- Clear dishes after meals are done. (They might even help set the table before mealtime.)
Good for: Encouraging independence and confidence, teaching life skills
Read more: Age-appropriate chores for 3- to 5-year-olds
2. Make cleanup fun and fast
It’s one thing for kids to know the cleanup song and another for them to execute it. Christina Soriano, a Brooklyn, New York teacher, who has worked in the NYC public school system for 15 years, suggests turning cleanup time into a game by using some version of a timer.
“I like to tell students that I’m putting on a song, and when the song is over, they should be unpacked and ready to go and on the meeting rug,” she explains. This strategy can be used when asking kids to put away toys or supplies or to pack or unpack their personal belongings. In other words, make the task and the transition from one activity to another fun.
Good for: Following directions, practicing listening skills, navigating transitions, instilling responsibility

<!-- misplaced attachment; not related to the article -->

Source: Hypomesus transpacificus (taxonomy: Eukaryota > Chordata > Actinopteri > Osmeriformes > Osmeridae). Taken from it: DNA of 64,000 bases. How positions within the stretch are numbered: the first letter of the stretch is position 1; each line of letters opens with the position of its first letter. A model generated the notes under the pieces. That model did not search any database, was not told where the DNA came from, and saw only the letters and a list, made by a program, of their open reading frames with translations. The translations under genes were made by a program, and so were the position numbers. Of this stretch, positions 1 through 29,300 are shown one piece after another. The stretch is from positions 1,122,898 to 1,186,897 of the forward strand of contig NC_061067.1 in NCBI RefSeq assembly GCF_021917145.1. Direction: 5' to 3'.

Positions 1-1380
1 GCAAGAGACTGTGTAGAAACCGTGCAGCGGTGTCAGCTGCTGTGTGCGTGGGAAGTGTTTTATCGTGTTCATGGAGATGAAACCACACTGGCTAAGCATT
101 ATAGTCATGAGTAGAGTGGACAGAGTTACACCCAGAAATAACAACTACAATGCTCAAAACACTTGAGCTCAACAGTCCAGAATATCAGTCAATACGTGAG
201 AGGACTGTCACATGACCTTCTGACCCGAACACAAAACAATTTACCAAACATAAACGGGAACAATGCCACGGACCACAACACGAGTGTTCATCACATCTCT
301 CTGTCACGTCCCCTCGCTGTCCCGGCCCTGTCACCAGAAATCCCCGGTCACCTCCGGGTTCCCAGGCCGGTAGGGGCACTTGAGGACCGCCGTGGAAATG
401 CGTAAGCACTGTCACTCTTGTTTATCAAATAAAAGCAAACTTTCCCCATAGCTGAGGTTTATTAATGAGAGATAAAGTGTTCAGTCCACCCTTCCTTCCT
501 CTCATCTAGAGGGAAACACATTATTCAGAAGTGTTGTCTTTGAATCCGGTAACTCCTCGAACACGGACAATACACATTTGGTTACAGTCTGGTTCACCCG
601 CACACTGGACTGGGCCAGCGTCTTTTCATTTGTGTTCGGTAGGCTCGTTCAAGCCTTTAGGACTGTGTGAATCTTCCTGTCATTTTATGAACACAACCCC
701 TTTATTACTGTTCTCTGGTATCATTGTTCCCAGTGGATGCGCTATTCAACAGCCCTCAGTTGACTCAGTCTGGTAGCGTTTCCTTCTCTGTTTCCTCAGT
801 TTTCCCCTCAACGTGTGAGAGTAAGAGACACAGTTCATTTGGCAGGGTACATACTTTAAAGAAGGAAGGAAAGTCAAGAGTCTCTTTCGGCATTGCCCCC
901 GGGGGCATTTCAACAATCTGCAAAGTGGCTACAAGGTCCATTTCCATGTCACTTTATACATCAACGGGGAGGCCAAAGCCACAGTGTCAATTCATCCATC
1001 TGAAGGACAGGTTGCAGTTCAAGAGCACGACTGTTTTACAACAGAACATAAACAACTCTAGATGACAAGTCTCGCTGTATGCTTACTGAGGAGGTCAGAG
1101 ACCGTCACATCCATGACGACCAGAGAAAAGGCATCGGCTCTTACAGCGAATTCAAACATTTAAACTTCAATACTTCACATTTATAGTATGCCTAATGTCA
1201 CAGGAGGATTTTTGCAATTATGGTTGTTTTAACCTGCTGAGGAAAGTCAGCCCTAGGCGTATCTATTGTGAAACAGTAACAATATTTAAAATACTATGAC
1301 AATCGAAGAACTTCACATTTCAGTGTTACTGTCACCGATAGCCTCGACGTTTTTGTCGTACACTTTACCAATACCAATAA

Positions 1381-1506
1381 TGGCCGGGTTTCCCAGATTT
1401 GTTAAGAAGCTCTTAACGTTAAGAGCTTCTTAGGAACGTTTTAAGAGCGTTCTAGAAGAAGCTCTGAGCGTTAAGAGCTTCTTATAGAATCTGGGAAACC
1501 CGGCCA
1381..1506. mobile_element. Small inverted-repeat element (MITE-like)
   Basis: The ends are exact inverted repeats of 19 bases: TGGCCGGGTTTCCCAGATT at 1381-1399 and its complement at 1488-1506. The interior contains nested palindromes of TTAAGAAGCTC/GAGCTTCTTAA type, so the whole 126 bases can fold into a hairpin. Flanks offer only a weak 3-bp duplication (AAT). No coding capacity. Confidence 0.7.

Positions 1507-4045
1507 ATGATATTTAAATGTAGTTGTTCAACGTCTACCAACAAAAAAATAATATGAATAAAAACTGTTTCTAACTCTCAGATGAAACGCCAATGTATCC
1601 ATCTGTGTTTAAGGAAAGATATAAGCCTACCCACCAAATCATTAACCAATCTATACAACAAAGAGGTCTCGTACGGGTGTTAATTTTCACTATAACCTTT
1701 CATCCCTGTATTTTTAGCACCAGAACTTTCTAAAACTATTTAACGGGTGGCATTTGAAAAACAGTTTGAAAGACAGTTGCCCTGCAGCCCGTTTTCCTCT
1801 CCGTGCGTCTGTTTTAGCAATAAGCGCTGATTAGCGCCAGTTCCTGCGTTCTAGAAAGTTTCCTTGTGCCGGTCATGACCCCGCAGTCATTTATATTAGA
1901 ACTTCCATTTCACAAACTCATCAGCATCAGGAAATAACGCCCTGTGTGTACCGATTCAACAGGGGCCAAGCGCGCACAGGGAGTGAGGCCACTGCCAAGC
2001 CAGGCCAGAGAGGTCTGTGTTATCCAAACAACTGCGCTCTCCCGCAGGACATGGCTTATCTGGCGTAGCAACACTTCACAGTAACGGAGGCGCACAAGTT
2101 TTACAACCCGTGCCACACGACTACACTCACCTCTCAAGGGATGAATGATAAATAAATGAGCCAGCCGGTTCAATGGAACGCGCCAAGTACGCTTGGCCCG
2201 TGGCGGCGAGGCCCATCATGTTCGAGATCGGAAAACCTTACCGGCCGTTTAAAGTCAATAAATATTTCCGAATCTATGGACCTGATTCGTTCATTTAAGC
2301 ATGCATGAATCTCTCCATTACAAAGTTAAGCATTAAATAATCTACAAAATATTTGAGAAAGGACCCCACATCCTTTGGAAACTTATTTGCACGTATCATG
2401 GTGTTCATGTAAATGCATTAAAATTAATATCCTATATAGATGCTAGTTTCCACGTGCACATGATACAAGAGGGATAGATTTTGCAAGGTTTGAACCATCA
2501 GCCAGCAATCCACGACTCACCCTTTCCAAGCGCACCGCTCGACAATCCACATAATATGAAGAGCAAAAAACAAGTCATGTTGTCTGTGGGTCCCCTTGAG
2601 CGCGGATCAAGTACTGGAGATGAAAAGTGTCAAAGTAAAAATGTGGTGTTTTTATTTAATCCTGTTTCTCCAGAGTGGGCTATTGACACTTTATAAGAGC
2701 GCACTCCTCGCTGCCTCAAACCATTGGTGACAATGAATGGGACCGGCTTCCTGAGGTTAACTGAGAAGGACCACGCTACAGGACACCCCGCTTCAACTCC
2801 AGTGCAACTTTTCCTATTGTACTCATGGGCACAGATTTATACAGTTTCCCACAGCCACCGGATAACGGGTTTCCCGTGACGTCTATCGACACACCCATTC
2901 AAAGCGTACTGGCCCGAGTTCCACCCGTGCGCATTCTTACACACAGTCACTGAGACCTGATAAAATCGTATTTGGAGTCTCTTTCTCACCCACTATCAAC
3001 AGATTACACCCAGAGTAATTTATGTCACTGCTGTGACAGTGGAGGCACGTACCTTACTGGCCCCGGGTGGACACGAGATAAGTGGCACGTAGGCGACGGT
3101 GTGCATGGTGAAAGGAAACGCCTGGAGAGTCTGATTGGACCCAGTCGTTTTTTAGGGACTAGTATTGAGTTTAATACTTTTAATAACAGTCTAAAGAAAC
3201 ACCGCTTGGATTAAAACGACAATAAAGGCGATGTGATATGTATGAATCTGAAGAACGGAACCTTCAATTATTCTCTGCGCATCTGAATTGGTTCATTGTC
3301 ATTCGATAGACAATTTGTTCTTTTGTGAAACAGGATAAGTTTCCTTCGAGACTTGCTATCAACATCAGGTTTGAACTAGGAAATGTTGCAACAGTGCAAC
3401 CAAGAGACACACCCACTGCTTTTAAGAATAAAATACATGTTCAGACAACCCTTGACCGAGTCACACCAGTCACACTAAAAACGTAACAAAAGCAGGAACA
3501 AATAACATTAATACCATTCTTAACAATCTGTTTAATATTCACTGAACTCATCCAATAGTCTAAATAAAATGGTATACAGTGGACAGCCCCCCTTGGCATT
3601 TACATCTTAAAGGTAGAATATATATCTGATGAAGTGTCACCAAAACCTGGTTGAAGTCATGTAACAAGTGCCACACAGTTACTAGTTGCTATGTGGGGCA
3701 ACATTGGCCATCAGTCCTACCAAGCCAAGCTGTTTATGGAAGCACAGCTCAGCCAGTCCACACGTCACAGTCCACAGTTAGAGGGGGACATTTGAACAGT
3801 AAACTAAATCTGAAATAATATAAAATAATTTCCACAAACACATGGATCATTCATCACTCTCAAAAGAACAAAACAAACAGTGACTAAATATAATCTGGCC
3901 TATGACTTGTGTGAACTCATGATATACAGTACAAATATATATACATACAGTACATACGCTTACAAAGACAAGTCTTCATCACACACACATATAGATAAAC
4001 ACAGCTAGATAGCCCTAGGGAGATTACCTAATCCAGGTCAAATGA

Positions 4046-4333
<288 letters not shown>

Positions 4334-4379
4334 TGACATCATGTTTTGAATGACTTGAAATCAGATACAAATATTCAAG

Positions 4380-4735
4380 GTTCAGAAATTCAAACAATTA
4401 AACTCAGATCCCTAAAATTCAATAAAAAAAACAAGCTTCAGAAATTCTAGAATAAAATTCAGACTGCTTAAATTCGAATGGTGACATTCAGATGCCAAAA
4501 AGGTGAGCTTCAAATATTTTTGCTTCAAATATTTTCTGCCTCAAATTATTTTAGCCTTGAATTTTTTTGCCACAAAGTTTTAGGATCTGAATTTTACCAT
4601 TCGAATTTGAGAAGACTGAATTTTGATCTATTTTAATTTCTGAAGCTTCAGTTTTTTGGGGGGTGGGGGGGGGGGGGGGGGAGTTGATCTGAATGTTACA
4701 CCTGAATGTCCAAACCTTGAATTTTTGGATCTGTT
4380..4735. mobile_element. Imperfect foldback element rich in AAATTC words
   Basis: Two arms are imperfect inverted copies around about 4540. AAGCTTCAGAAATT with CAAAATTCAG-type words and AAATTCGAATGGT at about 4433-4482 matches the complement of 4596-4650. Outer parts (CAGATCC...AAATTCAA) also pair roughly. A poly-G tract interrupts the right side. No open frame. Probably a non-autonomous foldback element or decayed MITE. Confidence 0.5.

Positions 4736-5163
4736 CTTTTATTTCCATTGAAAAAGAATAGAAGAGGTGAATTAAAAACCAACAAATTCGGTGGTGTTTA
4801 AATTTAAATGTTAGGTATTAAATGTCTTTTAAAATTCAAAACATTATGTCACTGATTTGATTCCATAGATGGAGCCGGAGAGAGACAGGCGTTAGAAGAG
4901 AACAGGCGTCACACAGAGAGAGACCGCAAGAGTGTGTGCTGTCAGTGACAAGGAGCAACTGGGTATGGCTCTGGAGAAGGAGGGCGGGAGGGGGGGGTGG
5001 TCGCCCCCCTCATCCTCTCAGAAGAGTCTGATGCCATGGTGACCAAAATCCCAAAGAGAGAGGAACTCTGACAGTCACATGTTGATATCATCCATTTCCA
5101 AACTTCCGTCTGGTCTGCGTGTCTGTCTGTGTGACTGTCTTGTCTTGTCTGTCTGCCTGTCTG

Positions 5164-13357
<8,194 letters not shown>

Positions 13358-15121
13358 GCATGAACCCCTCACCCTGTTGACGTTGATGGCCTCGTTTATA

3. Let kids in on school supply prep
Involving children in the school preparation process — by having them help pick out supplies or pack a bag with a familiar item — can go a long way in getting kids ready for the new experience, says Professor Erin O’Connor, program leader of early childhood education at New York University in New York and co-host of the Parenting Understood podcast.
That may include having kids pick out their own backpacks, as Foster says her kids did before the first day: “We created enthusiasm and ownership about their backpack — a personal belonging that would go to school with them.”
Good for: Getting kids excited for school, creating a connection between home and school, building confidence
4. Create and follow a visual schedule